That route made so much sense for an interoceanic waterway that, even after the Panama Canal was inaugurated, its construction would have allowed ships travelling from New York to San Francisco to shorten the trip by roughly 800km (equivalent to a full day of sailing by today's standards).
However, in order to eliminate the threat of competition, a few days before declaring the Panama Canal open for business the US signed a treaty with Nicaragua under which the US was granted exclusive and perpetual rights to build and operate an interoceanic canal anywhere in Nicaragua. In exchange, the Central American nation received $3m, which was used to reduce Nicaragua's foreign debt with US creditors.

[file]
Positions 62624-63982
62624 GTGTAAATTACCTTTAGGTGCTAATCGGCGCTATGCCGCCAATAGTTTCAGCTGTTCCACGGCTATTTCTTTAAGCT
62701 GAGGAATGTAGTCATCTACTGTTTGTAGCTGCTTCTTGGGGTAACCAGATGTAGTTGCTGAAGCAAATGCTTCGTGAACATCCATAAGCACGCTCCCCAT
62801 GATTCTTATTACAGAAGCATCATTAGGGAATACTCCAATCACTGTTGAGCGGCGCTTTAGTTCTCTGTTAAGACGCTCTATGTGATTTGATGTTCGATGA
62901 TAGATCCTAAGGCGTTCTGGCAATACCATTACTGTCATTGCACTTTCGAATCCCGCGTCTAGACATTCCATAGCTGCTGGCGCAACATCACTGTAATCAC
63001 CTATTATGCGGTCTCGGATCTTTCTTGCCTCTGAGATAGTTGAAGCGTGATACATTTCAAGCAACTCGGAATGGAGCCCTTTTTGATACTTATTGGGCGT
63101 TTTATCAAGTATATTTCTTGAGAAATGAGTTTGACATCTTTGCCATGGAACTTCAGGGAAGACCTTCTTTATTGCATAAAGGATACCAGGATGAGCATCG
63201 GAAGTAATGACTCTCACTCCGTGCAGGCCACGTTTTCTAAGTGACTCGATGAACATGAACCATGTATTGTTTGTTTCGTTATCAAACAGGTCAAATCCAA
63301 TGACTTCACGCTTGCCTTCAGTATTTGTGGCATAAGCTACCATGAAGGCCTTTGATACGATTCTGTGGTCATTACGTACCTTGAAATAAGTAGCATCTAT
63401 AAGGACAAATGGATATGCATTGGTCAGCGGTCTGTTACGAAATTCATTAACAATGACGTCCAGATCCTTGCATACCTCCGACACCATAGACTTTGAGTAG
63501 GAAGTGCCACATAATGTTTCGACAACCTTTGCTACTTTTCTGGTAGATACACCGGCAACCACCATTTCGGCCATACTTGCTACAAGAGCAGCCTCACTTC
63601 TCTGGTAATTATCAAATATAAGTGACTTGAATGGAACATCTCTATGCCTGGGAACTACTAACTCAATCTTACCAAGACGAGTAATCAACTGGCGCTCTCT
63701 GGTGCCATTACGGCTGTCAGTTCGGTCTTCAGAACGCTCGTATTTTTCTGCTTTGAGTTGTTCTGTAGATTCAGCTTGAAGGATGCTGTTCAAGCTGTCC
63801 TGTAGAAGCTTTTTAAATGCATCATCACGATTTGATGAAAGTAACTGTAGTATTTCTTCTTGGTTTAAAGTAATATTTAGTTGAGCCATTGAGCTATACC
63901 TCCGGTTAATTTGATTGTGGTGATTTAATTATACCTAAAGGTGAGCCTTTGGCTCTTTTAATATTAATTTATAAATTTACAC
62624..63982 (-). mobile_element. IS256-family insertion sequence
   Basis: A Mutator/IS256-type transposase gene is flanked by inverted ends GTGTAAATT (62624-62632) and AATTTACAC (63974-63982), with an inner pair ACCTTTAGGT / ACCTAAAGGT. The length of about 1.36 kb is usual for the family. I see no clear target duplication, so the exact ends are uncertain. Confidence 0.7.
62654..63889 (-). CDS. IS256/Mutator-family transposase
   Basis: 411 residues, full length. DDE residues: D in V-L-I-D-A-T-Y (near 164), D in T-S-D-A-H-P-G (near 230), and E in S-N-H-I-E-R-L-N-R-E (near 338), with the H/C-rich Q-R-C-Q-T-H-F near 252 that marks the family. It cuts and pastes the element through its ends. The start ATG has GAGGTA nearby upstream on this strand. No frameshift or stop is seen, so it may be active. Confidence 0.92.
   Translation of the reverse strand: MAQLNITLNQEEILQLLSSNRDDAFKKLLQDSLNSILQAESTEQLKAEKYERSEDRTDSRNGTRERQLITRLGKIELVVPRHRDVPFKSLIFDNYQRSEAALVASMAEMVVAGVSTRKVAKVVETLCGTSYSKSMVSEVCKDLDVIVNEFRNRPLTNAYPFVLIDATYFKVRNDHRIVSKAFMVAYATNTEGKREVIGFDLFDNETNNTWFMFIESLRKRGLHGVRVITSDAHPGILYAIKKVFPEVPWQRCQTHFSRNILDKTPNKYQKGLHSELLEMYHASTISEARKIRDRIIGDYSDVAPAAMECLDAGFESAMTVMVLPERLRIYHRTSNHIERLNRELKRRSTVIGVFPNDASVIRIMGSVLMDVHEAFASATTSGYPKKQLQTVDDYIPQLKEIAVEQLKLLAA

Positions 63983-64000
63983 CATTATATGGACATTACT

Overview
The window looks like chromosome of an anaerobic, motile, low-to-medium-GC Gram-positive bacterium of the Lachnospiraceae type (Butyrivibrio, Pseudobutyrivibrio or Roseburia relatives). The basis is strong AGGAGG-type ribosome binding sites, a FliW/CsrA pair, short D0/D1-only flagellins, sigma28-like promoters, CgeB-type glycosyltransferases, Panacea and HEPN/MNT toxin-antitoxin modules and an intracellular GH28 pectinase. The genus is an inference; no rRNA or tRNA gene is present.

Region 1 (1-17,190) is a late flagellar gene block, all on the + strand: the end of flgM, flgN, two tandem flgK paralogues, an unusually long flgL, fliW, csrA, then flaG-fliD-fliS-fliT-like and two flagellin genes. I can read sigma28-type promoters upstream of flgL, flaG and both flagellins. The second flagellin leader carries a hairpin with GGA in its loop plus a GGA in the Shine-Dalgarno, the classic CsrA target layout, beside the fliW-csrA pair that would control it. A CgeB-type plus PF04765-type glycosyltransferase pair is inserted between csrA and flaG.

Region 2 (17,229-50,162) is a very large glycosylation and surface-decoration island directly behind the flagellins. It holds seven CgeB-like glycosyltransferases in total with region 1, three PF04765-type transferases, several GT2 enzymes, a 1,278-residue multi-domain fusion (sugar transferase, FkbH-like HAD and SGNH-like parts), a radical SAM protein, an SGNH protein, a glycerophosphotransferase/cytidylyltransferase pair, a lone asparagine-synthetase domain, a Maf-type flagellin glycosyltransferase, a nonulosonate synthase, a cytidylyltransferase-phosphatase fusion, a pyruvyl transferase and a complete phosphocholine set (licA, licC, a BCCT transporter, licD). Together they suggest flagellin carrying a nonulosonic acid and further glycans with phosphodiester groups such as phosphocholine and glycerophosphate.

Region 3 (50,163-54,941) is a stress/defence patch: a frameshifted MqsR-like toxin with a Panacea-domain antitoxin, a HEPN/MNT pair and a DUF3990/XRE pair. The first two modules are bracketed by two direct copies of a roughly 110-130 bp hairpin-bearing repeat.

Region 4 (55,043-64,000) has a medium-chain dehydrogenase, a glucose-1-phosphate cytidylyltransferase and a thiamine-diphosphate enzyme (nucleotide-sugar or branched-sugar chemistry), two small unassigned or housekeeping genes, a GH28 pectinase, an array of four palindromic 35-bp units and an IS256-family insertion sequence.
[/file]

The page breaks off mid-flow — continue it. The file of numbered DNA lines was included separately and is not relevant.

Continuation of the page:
The Bryan-Chamorro Treaty, as the ignominious document came to be known, was mutually rescinded in 1970. Since then, the idea of building an alternative canal in Nicaragua has resurfaced on several occasions. The main hurdle was always the same: where would the funds come from? And there was of course another burning question: was there really enough demand to support two simultaneous Central American canals operating at a profit?
In September 2012, President Daniel Ortega announced he had found an answer for at least the first of those questions. A memorandum of understanding was signed with a company that had been created specifically for the project. The HKND Group, owned by Chinese entrepreneur Wang Jing, would be responsible for financing and building the canal.